Frantz v. Comm’r, T.C. Memo. 2020-64 | May 19, 2020 | Urda, J. | Dkt. No. 15440-18W
Short Summary: Petitioner sought review of the IRS Whistleblower Office’s decision to deny a whistleblower award for an alleged understatement by a chapter 7 bankruptcy trustee of the bankruptcy estate’s tax liability. The Tax Court granted summary judgment against the Petitioner.
Key Issue: Whether the IRS Whistleblower Office’s determinations to reject and deny Petitioners respective whistleblower claims was an “abuse of discretion?”
- The Whistleblower Office’s determinations were not an abuse of discretion. It performed its evaluative function, and its conclusions did not appear to lack a sound basis in fact or law.
- While Petitioner argues that the Whistleblower Office abused its discretion by failing to launch a thorough investigation into the claims, the Tax Court has no authority to review the IRS’s decision not to act on the allegations—that decision is reserved to the discretion of the IRS.
Key Points of Law:
- The Tax Court reviews the WBO’s determinations regarding a whistleblower award for abuse of discretion.
- Abuse of discretion exists when the IRS’s determination is arbitrary, capricious, or without sound basis in fact or law.
- Section 7623(b) provides the circumstances in which the IRS is required to give an award to a whistleblower. Before an award can be paid, section 7623(b)(1) requires that the IRS first proceed with an “administrative or judicial action” and collect proceeds from the target taxpayer.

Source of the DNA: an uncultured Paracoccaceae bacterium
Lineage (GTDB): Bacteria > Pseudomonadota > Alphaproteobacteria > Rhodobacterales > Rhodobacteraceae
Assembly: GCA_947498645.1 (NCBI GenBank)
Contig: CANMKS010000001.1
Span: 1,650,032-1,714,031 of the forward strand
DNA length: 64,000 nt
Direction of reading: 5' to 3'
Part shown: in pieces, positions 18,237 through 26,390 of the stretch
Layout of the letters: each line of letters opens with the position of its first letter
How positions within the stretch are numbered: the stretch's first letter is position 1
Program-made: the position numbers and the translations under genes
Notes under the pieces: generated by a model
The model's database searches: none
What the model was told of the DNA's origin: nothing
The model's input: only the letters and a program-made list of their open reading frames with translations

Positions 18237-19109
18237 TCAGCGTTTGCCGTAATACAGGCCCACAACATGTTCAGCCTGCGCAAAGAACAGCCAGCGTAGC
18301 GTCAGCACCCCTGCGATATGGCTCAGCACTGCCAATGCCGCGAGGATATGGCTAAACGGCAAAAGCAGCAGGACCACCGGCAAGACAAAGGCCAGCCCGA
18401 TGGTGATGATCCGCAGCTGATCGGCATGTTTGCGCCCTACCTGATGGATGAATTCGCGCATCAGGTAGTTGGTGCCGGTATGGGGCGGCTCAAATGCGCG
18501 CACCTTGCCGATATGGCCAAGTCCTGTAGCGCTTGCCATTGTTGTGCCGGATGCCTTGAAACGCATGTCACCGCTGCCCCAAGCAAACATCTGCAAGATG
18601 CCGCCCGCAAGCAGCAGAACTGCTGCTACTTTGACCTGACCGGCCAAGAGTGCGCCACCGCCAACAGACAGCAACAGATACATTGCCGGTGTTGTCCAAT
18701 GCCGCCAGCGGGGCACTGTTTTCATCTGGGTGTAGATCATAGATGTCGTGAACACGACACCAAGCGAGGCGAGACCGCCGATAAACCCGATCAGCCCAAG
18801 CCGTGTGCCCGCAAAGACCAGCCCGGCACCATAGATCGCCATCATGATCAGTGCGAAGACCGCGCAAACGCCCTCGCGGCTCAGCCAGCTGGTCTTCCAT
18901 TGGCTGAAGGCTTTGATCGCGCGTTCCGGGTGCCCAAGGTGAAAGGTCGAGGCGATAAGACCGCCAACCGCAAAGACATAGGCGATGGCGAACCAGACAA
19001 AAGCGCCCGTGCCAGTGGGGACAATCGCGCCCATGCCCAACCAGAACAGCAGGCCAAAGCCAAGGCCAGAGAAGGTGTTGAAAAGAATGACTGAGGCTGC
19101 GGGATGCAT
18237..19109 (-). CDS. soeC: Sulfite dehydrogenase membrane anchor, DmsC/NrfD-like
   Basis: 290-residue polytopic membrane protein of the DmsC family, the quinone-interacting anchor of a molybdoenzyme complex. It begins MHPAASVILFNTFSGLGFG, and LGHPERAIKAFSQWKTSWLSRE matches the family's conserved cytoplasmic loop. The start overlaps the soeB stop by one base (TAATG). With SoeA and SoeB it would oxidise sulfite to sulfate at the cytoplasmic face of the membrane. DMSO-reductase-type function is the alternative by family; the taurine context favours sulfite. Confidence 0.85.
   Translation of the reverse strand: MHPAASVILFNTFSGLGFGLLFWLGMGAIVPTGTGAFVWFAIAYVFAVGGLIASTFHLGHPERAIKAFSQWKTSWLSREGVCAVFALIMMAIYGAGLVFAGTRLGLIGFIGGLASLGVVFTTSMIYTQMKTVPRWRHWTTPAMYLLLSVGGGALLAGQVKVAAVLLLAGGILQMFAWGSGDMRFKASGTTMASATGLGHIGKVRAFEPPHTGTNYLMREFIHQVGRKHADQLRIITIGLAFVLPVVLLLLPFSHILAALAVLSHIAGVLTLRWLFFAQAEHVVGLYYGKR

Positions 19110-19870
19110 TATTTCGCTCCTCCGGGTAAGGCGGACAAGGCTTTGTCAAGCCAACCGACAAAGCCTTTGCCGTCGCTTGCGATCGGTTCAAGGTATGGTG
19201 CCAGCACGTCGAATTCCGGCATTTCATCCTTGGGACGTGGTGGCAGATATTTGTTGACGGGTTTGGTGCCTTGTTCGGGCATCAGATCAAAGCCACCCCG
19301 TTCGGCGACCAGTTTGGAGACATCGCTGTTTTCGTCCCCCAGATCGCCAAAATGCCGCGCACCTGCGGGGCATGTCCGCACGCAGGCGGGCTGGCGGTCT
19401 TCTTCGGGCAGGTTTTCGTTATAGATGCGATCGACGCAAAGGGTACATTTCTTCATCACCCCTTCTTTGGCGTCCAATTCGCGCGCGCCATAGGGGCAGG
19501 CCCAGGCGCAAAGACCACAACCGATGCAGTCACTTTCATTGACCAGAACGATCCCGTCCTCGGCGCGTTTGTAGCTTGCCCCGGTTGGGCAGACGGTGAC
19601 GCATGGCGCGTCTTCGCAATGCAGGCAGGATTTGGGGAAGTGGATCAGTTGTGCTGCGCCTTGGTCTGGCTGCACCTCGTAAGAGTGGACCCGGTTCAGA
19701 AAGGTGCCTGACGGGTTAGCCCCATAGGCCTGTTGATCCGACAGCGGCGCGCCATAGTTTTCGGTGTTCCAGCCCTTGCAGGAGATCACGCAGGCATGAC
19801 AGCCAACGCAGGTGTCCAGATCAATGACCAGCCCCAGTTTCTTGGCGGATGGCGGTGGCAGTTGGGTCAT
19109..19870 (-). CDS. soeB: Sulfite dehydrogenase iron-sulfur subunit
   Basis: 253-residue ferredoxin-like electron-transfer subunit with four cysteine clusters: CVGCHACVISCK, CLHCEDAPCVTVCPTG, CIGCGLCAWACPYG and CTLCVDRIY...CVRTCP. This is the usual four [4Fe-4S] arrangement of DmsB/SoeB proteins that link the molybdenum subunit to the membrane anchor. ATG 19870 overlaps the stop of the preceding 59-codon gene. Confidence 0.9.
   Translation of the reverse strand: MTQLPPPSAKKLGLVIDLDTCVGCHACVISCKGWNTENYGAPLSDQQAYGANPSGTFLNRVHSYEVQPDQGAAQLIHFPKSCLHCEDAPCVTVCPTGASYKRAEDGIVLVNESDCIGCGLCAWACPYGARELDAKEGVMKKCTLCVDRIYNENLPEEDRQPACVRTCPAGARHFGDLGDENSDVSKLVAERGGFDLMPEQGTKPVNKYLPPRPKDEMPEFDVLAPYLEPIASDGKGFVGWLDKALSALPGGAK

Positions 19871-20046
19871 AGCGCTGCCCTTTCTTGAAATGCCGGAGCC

- Section 7623(b)(4) grants the Tax Court jurisdiction to review any determination regarding such an award, including rejections and denials.
- A whistleblower claim may be “rejected” or “denied.” The WBO may reject a claim outright in its initial evaluation if it determines that the claim on its face does not meet the applicable criteria. A denial of a claim occurs when the WBO does not reject the claim at the outset as a threshold matter, but nonetheless determines not to grant an award.
Insight: The Frantz case illustrates the need for a whistleblower to prepare a thorough whistleblower claim that provides the IRS with specific, credible information and documentation and otherwise satisfies the criteria to trigger a whistleblower award. The case further demonstrates the deference that is accorded to the IRS under the abuse-of-discretion standard of review.
For more resources on whistleblower laws, see:
Whistleblowers should strongly consider engaging experienced tax counsel to assist with the whistleblower process and to navigate the procedural and substantive pitfalls. Freeman Law’s tax attorneys are available to assist with defending and submitting IRS whistleblower claims. Call today at (214) 984-3000 or contact us online for a consultation.